Hackers Highlight Investors' Need for a Back Door to Their Brokers

If you can't afford to wait, make sure the Internet isn't your only means of access to your broker.
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There's no reason for

E*Trade

(EGRP)

customers to panic over Wednesday's

disruption of service by hackers.

It turned out to be little more than a costly prank. Access -- not account data -- was at risk. But the incident highlights the advantages of working with an online broker that gives you ways to bypass the Internet in an emergency: direct dial-up access to your account, good phone customer service and real-world branch offices.

Web Attacks:

TSC

Message Boards.

Dialing directly from your computer into your broker's system without going through the Internet is a throwback to the technology of several years ago. E*Trade,

DLJdirect

,

AB Watley

and

TD Waterhouse

still offer it.

Charles Schwab

(SCH)

and

Fidelity

-- the two biggest brokers -- don't, says Dan Burke, an online brokerage analyst at

Gomez Advisors

, an e-commerce research firm in Lincoln, Mass.

What if you want to take an even lower-tech route and pick up the phone?

Virtually all online brokers offer automated phone services, but when these are overwhelmed or you simply need to speak with a human being, click-and-mortar brokers shine, says James Punishill, an online brokerage analyst with

Forrester Research

in Cambridge, Mass.

Merrill Lynch

(MER)

, Charles Schwab and TD Waterhouse have all serviced accounts via phone for years, giving them a head start. Schwab is known to routinely press entire operational departments into phone service in crunch times, says Punishill.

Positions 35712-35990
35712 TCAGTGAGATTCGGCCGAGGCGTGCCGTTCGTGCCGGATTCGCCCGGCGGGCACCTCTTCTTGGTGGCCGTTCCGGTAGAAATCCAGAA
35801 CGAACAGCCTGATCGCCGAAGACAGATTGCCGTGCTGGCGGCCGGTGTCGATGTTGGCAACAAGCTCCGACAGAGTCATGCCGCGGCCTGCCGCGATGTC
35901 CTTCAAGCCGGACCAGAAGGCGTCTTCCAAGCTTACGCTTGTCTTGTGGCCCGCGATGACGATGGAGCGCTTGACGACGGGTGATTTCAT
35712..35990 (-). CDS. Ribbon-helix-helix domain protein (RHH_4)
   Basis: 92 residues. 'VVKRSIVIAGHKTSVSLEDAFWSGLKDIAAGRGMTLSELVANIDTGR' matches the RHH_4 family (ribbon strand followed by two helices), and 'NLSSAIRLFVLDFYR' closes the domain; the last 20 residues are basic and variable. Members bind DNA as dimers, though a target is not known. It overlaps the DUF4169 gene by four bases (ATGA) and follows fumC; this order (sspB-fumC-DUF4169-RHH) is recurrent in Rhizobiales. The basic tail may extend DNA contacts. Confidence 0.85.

Indeed, all three firms currently rank in the top five of all online brokers for customer service in Forrester's broker ratings.

Firms like E*Trade are still scaling up their staffs of licensed phone reps, says Gomez's Burke.

Fidelity

, with years of experience serving millions of fund investors, is another online broker that hasn't had a problem staffing up its phone services as the number of brokerage clients grows, he says.

Several online message-board posters were underwhelmed by E*Trade's phone staff during today's crisis. One poster lamented, "As we speak, their online account access has been down for one hour. Took 25 minutes to get a 'real person' on the phone who had no explanation for the problem accept

sic the usual 'our technicians are working on it'. No apology and a bad attitude." An E*Trade spokesman didn't return a call for comment.

Brokers like Schwab, TD Waterhouse, Fidelity and Merrill also offer the ultimate in old-school, off-line access: the brokerage office on the corner. If you absolutely, positively have to make a trade or talk to someone about your account, you can hop in the car and drive over to your virtual broker's real-world office -- if it has one.

Firms like these that offer customers "multichannel" access to their accounts don't typically offer the lowest commissions, but they look pretty good today and could keep dominating the industry.

"Today shows multichannel matters. Investors don't live and invest in one channel. On any regular day you can have a 15-minute delay accessing E*Trade. That's why Schwab, Waterhouse and Fidelity have the most customers -- because they offer any channel you want," says Punishill.

Maybe the only online investors who wouldn't benefit much from a multichannel strategy are daytraders. Time on the sidelines can be truly costly for these frequent traders.

Wednesday's problems could take some of the steam out some brokers' moves to attract the manic bunch. (For more on brokers' efforts, see

TSC

contributor Mark Ingebretsen's recent

column.)

Daytraders typically have direct-dial access or dedicated phone lines to specialized brokerages and don't bother with standard online brokers. That has kept them far beyond hackers' harmful reach -- so far.

In any event, today's events are more evidence that the best online brokers for mainstream investors aren't always the cheapest.